And now for something completely different: a farce.

My alcoholic neighbor Dick and I went to see “The Da Vinci Code.”

The theater was packed. Looked like a sign of end times to me.

They stopped Dick at the door. You can leave your brain at home to watch this movie, but you cannot forget your shoes.

We went back to get them. Having seen the mob, I got my Viking sword, ran it down a pants leg and hobbled stiff-legged into the theater, figuring to file it between the good parts.

But the audience went, “Ssshhh, ssshhh, ssshhh,” in a pagan ritual chant. Dick joined in, transformed into a glass-eyed zombie. I quit before they lit their torches.

The movie has a stock plot. A man accused of murder must prove his innocence. He was caught in a conspiracy in which Jesus Christ was not divine, but was mortal and had a wife in Mary Magdalene with progeny who lived to this day.


If the great unwashed ever found out about it, it would blow the lid off the Christianity racket and presumably everything that issued from it, like the idea of separation of church and state and of individual freedom, although the writer, Dan Brown, did not touch such inconvenient repercussions.

For Brown, Christianity is a sham, and the Catholic Church would do anything to cover up that fact. Yet, in a divine miracle implied right in his story, not a single bishop blabbered for 2,000 years, not even after all that wine at communion.

The movie features secret codes, symbols and conspiracies, playing to our common experience that life being what is, devils must be at work somewhere.

But Brown lets neither history nor plausibility sully his whodunit.

Like the part about Constantine decreeing the story of the divinity. Never mind that Christianity had already been around for three centuries and that parts of the Gospels, actual manuscripts, predate Constantine.

Like the part about all those women killed by the Church. I searched my history books to no avail. That tale must be in some secret manuscript, one of those feminist revisionist texts guarded by rabid albino monks. You know the ones.

WARNING: I here reveal the ending. If you don’t want to know it, skip to CARRY ON.

Turns out the Holy Grail is not a cup, but the bones of Mary Magdalene entombed in a sarcophagus, King Tut style.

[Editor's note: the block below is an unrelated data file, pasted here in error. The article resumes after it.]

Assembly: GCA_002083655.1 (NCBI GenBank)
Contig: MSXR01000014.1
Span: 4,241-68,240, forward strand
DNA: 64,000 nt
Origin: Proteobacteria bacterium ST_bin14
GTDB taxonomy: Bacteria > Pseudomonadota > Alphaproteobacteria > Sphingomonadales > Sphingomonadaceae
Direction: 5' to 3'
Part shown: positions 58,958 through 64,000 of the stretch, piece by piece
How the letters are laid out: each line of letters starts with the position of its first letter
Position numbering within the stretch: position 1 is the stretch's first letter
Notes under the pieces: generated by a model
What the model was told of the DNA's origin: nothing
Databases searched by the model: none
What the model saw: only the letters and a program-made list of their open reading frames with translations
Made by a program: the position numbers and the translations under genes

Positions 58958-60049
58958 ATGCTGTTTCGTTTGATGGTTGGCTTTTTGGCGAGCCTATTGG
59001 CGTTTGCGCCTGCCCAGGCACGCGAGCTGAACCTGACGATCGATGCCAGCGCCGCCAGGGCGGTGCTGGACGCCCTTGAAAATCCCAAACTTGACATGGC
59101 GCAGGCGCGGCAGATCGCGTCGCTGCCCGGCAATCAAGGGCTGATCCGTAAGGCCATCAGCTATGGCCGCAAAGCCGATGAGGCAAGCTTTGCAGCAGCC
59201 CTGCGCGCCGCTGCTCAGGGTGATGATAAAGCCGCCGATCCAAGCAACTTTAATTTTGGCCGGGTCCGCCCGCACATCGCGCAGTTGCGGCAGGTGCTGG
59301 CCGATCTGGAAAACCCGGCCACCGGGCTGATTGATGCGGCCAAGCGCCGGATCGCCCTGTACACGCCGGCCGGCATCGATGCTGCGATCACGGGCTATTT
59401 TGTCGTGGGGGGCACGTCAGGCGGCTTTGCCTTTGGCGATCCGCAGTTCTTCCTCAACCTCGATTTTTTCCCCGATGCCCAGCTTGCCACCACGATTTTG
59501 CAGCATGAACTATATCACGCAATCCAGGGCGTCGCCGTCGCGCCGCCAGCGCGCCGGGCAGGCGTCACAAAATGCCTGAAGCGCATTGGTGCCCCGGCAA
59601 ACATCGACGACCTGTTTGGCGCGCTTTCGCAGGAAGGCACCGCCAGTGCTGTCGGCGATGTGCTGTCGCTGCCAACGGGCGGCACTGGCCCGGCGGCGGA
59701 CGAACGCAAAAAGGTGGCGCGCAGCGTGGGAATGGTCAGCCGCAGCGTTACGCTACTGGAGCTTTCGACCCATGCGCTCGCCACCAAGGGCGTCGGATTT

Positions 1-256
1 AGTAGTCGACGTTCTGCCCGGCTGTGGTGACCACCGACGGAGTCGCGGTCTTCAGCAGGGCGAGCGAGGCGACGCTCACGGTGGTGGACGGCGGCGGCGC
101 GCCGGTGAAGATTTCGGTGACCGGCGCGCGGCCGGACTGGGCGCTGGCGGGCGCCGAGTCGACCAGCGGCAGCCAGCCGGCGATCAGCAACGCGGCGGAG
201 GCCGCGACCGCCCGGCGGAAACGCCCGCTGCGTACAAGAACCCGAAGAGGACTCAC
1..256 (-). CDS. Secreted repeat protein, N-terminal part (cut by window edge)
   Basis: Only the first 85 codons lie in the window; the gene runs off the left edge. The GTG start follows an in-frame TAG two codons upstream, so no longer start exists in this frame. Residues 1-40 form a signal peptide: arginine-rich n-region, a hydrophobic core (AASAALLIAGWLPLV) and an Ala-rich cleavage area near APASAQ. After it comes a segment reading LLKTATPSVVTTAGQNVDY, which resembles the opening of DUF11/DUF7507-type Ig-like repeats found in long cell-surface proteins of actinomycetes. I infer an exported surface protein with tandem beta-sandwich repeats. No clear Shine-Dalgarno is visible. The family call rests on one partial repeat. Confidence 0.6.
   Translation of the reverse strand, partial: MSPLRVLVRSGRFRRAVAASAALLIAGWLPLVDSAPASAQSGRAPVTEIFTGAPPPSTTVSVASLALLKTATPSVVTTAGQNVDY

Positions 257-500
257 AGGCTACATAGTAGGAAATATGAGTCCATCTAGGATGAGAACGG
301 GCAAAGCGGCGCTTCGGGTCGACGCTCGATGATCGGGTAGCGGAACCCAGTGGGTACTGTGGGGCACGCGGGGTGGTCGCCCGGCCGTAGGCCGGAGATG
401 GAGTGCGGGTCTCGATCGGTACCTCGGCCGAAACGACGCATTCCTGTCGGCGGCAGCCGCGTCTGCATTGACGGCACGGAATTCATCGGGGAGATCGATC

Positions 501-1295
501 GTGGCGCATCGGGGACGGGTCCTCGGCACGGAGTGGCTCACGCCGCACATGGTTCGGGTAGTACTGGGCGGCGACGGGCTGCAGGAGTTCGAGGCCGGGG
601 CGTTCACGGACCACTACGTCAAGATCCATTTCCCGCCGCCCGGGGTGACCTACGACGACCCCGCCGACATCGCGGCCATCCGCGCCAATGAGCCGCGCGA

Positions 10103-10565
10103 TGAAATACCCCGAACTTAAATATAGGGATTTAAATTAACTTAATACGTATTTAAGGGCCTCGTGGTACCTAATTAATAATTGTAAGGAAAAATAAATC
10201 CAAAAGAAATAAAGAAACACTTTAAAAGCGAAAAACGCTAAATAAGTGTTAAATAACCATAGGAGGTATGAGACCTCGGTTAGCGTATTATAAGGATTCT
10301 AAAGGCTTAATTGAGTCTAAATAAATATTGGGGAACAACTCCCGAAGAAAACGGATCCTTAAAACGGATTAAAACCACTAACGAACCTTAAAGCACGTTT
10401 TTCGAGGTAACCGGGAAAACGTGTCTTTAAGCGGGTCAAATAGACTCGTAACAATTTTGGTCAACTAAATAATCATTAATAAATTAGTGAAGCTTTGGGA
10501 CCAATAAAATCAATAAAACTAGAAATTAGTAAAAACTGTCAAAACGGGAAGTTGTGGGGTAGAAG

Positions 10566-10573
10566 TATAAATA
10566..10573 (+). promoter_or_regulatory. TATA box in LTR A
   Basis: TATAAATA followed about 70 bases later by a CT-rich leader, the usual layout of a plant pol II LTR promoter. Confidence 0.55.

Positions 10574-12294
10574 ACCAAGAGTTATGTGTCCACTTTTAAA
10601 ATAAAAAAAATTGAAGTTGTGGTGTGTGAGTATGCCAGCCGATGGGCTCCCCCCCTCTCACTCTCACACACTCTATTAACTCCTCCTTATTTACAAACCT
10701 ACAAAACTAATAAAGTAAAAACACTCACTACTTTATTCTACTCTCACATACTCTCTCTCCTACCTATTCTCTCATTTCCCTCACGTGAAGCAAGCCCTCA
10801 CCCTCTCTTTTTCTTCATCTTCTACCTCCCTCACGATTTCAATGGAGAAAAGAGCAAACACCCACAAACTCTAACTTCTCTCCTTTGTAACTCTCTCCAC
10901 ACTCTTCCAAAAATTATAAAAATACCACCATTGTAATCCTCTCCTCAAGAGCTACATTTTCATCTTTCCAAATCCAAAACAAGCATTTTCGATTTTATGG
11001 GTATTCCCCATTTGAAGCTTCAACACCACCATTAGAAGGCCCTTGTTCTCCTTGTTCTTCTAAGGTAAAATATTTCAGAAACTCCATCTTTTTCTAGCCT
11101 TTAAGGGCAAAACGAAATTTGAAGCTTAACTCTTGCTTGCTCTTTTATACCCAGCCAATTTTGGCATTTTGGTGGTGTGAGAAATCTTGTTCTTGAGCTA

So, the Egyptians clearly had a hand in this thing, but Brown missed it, even though all his characters are looking for it.

The trail leads to a chapel in Scotland said to be built by the Knights Templar. Those fabled Templars could do anything. I lay it to their use of swords.

When the hero and heroine get to the chapel, the goods are gone.

Bummer. Foiled by the Scots.

At the end, the symbols come into alignment, like in astrology, and the story comes full circle back to the Louvre where it started.

Seems Mary Mag had been shipped from Scotland to Paris and planted under the glass pyramid at the entrance to the Louvre -- the one I.M. Pei finished in 1989.

Sure, we hear that the old Chinese-American architect has pretended to scratch his head wondering how they got it past him.

And we might easily say, “You can’t trust the French.”

But if I do not miss my guess, the Brits were in on it.

When they dug that tunnel under the Channel, they bored a secret offshoot to Paris to sneak in Mary.

I do not know how Brown missed this.

Finally realizing she is there, our hero, a professional tear-shedder, kneels, looks heavenward, bows and pays his knightly respects.

Fade to black.


Good thing I tote a hanky. Dick needed it.

My conclusions:

Pei was born in China. I suspected the hand of the Chinese all along.

That the French joined this conspiracy should surprise no one, but I expected better of the Brits and Scots.

As for Catholics, if Brown had not missed the real conspiracies, they would come off looking like saints.

I’m blowing the lid off this thing.

Throw in some aliens and winos, with a sexual interest involving mutant ducks, and I smell a blockbuster.

Nobody could possibly believe it.

It’s perfect.

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